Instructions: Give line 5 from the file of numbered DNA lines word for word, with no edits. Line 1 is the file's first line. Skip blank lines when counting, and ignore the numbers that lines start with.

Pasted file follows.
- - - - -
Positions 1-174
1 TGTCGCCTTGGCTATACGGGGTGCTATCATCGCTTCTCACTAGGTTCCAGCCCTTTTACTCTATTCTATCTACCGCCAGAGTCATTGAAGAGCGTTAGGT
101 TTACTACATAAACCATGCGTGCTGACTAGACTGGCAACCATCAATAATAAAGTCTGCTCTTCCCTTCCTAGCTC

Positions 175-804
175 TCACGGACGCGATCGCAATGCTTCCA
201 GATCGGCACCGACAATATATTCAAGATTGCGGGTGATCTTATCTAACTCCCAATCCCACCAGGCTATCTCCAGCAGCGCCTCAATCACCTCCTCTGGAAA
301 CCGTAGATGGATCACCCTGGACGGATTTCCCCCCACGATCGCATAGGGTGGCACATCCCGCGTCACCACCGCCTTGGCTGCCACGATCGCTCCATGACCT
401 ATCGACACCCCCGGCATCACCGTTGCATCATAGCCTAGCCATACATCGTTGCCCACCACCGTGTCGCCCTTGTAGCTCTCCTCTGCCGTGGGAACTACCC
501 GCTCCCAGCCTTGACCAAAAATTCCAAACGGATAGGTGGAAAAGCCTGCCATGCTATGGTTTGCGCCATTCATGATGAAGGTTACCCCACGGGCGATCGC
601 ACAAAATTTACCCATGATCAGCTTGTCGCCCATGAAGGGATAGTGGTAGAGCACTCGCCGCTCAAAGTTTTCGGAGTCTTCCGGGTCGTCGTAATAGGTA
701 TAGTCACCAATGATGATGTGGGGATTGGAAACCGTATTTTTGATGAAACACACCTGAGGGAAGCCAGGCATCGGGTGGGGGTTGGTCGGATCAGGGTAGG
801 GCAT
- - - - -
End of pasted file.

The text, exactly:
175 TCACGGACGCGATCGCAATGCTTCCA